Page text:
Inside the Minds of Gaming’s Master Storytellers

GameSpot has published an article entitled “Everything is Possible: Inside the Minds of Gaming’s Master Storytellers”, in which they speak with a few well-known RPG creators including Obsidian Entertainment’s Chris Avellone (Planescape: Torment, Star Wars: KotOR II) and Irrational Games’ Ken Levine (System Shock 2, Freedom Force, Freedom Force vs. the Third Reich). A snip from their conversation with Ken:

Q: Can you remember one of the first times a story in a game really struck you?

A: Let me say this: With few exceptions, I’ve always hated cutscenes. I hate sitting through them. I hate the generally terrible writing. I hate the notion that most game developers want nothing more than to make public the dramatic machinations of their D&D characters from high school.

I’m a big fan of emergent storyline. I remember growing my squad of beloved characters (who never had a single line of dialogue) in X-COM and watching with bated breath as they entered the treacherous corridors of the final boss with only a single blaster launcher missile left. Why? Because it was a scenario conceived by a partnership between myself and the game. It was a moment that existed uniquely in my gaming experience and not shared the same way by any other soul on earth.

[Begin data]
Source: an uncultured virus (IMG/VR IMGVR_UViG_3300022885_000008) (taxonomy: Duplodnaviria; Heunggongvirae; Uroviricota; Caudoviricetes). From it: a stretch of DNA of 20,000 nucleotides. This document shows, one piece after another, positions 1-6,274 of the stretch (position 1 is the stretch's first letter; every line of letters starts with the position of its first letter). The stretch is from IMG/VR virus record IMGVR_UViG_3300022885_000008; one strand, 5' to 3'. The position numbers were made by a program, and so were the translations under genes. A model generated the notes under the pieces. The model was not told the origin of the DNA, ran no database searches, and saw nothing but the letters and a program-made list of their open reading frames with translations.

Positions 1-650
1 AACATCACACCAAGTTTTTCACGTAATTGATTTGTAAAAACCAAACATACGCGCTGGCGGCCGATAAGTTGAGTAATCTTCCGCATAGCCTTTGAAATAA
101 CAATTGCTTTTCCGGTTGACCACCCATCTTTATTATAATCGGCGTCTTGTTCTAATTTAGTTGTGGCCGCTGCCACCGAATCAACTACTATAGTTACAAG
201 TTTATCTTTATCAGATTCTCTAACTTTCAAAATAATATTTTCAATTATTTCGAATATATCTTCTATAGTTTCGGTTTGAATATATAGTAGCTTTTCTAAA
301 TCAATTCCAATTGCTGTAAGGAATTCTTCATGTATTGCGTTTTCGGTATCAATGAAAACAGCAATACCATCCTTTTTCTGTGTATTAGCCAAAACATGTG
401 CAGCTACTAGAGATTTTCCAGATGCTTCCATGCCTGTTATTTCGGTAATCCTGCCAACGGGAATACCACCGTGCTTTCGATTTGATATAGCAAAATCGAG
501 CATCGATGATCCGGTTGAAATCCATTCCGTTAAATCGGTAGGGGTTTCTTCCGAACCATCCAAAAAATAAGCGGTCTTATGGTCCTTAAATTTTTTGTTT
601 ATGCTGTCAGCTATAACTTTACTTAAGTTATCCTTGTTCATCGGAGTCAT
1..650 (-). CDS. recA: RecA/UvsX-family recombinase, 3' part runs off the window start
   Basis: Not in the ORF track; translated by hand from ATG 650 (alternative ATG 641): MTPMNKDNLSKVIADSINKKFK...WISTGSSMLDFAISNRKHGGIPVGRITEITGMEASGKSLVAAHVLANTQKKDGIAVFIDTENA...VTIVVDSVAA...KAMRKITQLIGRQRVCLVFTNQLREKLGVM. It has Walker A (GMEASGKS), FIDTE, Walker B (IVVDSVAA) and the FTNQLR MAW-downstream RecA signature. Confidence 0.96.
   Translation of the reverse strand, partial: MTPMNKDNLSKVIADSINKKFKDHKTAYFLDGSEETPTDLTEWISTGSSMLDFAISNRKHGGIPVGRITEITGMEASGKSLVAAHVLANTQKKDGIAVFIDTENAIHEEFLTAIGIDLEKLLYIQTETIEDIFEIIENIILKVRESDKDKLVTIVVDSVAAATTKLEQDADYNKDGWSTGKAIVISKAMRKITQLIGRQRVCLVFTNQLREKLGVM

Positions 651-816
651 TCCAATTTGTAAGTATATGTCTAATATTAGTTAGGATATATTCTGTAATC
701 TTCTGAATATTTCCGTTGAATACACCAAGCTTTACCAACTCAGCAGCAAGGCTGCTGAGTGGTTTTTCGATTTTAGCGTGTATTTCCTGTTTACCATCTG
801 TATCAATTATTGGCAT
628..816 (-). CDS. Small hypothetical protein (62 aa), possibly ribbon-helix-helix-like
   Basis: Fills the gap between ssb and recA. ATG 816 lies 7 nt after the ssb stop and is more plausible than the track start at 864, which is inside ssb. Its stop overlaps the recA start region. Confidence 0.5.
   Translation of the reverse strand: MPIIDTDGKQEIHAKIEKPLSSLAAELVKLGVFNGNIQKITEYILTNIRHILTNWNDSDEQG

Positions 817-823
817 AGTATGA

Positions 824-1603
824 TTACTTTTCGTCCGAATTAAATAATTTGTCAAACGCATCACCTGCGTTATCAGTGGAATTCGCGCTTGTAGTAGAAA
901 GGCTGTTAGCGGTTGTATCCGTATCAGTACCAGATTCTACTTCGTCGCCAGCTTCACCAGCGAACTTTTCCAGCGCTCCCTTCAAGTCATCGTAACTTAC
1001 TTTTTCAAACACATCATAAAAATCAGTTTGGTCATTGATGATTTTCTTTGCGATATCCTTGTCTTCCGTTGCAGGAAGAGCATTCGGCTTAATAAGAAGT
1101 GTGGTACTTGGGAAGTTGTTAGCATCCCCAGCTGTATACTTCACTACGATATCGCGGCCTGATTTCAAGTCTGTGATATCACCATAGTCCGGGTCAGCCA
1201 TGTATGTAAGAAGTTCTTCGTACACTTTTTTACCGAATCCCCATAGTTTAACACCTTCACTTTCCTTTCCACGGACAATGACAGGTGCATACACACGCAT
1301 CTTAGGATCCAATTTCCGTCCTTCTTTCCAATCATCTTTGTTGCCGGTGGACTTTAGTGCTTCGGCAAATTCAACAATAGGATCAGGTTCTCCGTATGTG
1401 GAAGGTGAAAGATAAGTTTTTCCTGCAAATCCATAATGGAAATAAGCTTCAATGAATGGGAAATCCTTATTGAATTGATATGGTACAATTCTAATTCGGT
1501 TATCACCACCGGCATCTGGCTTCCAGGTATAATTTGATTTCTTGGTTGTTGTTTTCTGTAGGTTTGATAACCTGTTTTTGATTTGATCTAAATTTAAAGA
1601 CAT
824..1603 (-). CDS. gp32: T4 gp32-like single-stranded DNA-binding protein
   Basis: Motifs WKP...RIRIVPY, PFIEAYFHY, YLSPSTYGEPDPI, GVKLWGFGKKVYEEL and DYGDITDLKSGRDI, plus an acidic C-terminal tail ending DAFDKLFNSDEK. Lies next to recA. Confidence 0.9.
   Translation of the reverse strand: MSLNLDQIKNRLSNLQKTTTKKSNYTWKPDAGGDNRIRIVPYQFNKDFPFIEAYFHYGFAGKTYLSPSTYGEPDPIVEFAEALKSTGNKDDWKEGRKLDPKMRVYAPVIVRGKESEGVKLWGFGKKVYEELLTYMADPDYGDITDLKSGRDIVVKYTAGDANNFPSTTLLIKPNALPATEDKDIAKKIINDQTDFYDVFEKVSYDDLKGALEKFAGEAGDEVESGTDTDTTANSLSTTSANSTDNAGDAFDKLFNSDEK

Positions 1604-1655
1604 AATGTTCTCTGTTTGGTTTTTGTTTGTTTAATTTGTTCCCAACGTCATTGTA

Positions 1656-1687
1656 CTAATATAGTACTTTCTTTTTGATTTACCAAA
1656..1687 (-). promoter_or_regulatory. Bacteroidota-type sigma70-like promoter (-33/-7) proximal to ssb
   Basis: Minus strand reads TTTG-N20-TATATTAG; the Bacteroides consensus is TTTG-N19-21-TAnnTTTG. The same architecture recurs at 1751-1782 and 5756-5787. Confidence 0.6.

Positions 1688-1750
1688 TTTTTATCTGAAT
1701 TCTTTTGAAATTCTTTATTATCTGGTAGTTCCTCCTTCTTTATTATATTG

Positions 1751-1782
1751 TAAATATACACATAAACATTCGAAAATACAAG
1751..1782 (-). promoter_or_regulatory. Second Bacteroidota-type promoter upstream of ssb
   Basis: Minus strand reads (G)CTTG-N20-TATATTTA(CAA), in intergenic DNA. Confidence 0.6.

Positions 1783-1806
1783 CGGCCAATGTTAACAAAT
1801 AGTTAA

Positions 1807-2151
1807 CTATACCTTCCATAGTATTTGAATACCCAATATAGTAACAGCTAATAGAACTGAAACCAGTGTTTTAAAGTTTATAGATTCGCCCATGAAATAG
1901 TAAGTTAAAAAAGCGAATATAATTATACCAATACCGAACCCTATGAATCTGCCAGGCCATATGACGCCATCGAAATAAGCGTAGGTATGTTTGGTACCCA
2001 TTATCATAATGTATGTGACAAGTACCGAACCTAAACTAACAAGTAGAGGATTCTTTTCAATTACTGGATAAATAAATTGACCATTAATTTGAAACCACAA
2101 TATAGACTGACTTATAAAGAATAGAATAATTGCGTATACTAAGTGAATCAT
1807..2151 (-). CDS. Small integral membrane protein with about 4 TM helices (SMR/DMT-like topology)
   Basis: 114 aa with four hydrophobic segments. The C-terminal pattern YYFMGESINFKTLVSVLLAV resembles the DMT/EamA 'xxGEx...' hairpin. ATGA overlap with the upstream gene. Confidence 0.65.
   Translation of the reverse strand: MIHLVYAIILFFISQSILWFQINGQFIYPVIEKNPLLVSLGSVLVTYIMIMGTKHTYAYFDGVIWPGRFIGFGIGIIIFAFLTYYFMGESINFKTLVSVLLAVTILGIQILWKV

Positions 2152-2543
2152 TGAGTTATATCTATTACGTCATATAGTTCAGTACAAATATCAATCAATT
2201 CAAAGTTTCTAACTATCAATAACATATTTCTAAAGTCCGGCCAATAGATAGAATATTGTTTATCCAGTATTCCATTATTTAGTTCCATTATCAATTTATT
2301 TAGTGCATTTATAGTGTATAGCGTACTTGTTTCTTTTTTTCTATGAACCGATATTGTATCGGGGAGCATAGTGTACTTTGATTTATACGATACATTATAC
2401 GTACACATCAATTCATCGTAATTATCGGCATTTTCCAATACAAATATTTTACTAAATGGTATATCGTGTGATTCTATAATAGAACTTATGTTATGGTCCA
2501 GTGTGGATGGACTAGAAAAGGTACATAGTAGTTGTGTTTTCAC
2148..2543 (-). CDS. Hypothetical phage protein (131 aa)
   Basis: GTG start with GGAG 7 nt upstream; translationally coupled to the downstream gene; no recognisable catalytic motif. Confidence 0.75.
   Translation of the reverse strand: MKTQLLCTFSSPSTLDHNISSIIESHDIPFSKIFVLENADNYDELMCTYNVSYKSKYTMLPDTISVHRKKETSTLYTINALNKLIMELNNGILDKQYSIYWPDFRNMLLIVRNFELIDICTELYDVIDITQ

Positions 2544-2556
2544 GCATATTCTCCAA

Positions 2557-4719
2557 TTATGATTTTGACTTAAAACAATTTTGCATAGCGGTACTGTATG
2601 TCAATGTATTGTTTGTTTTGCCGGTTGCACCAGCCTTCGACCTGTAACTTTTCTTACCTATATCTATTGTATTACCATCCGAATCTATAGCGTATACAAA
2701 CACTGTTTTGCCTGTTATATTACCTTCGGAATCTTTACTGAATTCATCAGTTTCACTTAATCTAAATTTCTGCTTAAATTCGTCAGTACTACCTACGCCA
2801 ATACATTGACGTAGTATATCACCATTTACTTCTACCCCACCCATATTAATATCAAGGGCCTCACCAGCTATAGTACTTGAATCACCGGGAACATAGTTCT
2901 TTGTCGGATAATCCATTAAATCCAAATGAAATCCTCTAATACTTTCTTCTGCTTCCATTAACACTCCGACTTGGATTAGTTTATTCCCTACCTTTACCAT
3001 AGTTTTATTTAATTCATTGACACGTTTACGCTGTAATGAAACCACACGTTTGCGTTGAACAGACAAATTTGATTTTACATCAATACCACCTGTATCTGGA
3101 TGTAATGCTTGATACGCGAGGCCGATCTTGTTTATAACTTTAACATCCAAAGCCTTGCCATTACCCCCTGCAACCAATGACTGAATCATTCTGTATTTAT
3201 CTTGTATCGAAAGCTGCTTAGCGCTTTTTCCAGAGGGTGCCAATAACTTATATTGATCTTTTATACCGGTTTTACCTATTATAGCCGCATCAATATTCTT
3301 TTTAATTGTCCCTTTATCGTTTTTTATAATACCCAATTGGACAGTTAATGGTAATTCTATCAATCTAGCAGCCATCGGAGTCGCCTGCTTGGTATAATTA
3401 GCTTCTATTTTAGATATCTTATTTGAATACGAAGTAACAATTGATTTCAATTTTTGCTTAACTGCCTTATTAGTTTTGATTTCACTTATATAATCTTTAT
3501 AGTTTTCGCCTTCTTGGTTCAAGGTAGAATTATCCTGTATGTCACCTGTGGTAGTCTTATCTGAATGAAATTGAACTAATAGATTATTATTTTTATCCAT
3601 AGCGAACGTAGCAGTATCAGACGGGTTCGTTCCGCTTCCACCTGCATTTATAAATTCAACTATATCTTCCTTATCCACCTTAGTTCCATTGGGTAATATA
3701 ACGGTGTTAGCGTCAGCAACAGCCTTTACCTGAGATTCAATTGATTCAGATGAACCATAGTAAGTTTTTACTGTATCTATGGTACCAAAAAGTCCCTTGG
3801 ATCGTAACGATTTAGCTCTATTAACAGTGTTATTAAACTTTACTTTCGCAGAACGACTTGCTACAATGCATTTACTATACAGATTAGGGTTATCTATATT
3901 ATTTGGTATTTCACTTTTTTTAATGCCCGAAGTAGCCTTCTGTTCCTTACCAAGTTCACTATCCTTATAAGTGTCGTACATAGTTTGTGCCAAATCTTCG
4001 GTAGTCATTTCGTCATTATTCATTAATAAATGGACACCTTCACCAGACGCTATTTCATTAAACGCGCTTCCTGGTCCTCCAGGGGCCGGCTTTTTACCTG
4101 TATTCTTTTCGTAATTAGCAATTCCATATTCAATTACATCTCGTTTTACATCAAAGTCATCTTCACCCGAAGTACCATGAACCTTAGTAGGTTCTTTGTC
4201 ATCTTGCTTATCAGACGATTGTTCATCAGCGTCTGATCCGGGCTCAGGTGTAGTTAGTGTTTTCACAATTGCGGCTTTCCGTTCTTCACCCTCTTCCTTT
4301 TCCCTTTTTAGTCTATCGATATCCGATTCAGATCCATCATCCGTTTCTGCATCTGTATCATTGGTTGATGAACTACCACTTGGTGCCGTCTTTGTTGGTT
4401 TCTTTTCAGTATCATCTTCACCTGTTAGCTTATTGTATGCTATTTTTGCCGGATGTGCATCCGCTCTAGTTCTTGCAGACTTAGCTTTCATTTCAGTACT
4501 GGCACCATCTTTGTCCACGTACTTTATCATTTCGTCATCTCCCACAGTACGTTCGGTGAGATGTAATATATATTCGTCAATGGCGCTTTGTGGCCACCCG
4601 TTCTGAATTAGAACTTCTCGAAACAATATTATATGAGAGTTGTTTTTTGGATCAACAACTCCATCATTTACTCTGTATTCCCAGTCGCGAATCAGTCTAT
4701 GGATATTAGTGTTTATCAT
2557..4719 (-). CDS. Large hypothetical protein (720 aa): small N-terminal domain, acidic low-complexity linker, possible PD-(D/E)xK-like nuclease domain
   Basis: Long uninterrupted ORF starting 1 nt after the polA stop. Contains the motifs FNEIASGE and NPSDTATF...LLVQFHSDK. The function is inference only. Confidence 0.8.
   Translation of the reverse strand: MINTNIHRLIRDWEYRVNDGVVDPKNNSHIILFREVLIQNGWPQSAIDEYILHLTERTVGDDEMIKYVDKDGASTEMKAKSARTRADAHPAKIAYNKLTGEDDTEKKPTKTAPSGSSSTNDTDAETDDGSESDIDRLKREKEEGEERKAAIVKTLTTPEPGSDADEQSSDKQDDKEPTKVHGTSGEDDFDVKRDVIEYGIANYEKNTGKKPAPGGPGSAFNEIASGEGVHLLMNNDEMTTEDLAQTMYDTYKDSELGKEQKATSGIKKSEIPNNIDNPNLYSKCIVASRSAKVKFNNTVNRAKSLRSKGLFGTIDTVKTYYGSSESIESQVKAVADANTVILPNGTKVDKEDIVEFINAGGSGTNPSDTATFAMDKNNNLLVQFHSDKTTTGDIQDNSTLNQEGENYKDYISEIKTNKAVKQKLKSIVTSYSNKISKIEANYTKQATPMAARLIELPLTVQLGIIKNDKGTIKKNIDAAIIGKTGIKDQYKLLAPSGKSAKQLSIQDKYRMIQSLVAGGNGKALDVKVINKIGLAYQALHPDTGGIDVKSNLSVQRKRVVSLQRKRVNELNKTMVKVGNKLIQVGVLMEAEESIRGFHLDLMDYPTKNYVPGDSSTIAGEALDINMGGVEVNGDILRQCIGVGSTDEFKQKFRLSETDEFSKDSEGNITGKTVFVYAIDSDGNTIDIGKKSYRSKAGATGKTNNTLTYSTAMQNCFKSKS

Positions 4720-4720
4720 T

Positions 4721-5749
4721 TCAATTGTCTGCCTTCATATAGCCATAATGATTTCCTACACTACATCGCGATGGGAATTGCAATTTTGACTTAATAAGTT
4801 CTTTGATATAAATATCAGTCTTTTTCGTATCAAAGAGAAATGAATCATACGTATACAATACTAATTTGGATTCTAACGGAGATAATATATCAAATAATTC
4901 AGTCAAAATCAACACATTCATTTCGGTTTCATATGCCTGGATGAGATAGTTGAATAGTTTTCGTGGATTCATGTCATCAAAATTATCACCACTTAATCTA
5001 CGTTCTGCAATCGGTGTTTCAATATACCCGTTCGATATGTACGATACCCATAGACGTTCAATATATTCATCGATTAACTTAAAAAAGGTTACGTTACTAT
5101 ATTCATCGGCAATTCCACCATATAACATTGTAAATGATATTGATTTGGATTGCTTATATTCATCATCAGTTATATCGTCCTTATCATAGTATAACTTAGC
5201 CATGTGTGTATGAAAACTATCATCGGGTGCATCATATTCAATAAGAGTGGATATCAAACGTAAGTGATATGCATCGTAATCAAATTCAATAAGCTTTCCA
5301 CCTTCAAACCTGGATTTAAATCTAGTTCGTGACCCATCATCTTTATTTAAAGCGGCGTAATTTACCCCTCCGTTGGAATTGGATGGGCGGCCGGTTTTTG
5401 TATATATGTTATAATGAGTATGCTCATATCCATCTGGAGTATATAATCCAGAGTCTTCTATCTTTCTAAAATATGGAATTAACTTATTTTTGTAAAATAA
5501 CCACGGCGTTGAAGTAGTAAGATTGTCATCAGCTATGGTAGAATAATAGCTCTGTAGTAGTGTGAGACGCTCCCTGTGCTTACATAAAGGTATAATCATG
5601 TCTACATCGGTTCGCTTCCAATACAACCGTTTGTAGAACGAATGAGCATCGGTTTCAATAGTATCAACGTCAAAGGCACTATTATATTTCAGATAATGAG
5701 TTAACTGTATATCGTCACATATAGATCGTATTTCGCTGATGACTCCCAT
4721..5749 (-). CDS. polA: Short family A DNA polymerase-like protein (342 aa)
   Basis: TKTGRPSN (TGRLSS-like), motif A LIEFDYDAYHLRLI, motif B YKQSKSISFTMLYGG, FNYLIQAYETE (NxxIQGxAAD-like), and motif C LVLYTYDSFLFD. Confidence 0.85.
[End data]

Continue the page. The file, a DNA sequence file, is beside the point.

But as a designer, it’s hard to give up that control. We want to craft moments of gameplay. I’ve done it myself—hey, I’ve written my share of cutscenes. But what we conceive as designers is never going to be as good as what the partnership of gamer and game creates.

Again, for me it’s rarely story per se, but the unique moments of gameplay storytelling. I loved the beginning of Beyond Good and Evil and how they defined Jade’s character. You meet her by seeing her environment. She’s living under an alien dictatorship, and she’s built her home into a makeshift orphanage. As you walk around her house you see why she’s a hero, how much the kids love her and why her life is important. By the time any real gameplay happens, you want to protect her, you want to help her succeed.

And the whole thing is done with almost no actual dialogue.

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